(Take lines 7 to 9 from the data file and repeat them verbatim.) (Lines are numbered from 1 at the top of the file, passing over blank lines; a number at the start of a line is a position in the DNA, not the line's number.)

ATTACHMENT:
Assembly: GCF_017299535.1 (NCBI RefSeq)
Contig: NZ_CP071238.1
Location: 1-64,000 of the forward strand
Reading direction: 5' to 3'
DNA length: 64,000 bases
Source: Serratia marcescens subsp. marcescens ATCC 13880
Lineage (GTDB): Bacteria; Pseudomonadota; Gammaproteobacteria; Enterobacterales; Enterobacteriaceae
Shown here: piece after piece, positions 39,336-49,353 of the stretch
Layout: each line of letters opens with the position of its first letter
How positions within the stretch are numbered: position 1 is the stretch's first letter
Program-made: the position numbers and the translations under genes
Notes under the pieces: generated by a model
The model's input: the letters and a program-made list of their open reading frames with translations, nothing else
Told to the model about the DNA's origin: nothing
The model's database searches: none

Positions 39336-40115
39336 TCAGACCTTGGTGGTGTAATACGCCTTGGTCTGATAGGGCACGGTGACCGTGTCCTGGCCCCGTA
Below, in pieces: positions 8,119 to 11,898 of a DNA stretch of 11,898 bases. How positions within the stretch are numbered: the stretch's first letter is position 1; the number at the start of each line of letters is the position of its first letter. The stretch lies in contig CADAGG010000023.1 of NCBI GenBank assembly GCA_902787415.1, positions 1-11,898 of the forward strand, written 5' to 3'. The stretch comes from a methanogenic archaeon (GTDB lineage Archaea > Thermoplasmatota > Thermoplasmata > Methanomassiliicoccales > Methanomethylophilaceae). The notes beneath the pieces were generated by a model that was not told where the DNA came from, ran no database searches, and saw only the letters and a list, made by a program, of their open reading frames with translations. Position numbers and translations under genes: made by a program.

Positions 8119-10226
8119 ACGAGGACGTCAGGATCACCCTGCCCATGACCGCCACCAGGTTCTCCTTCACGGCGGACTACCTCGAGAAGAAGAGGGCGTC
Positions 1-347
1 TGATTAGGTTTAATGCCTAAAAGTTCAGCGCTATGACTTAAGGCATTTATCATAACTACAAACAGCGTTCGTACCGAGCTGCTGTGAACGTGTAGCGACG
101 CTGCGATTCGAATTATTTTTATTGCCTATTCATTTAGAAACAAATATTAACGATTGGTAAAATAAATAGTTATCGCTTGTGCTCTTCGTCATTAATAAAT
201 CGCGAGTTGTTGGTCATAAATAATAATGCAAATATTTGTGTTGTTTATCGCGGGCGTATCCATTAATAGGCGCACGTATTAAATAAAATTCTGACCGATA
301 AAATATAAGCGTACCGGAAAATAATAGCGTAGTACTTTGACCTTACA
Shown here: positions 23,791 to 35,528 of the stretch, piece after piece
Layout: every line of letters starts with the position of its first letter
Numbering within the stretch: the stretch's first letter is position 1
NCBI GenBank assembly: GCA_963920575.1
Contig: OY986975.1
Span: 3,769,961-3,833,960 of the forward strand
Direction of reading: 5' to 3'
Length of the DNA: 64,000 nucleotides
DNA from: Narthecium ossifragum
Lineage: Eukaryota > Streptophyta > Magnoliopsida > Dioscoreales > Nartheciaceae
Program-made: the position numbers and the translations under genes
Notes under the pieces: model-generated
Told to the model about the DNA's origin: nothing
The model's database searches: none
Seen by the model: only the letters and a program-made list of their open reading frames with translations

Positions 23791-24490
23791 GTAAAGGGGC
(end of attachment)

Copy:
Lineage (GTDB): Bacteria; Pseudomonadota; Gammaproteobacteria; Enterobacterales; Enterobacteriaceae
Shown here: piece after piece, positions 39,336-49,353 of the stretch
Layout: each line of letters opens with the position of its first letter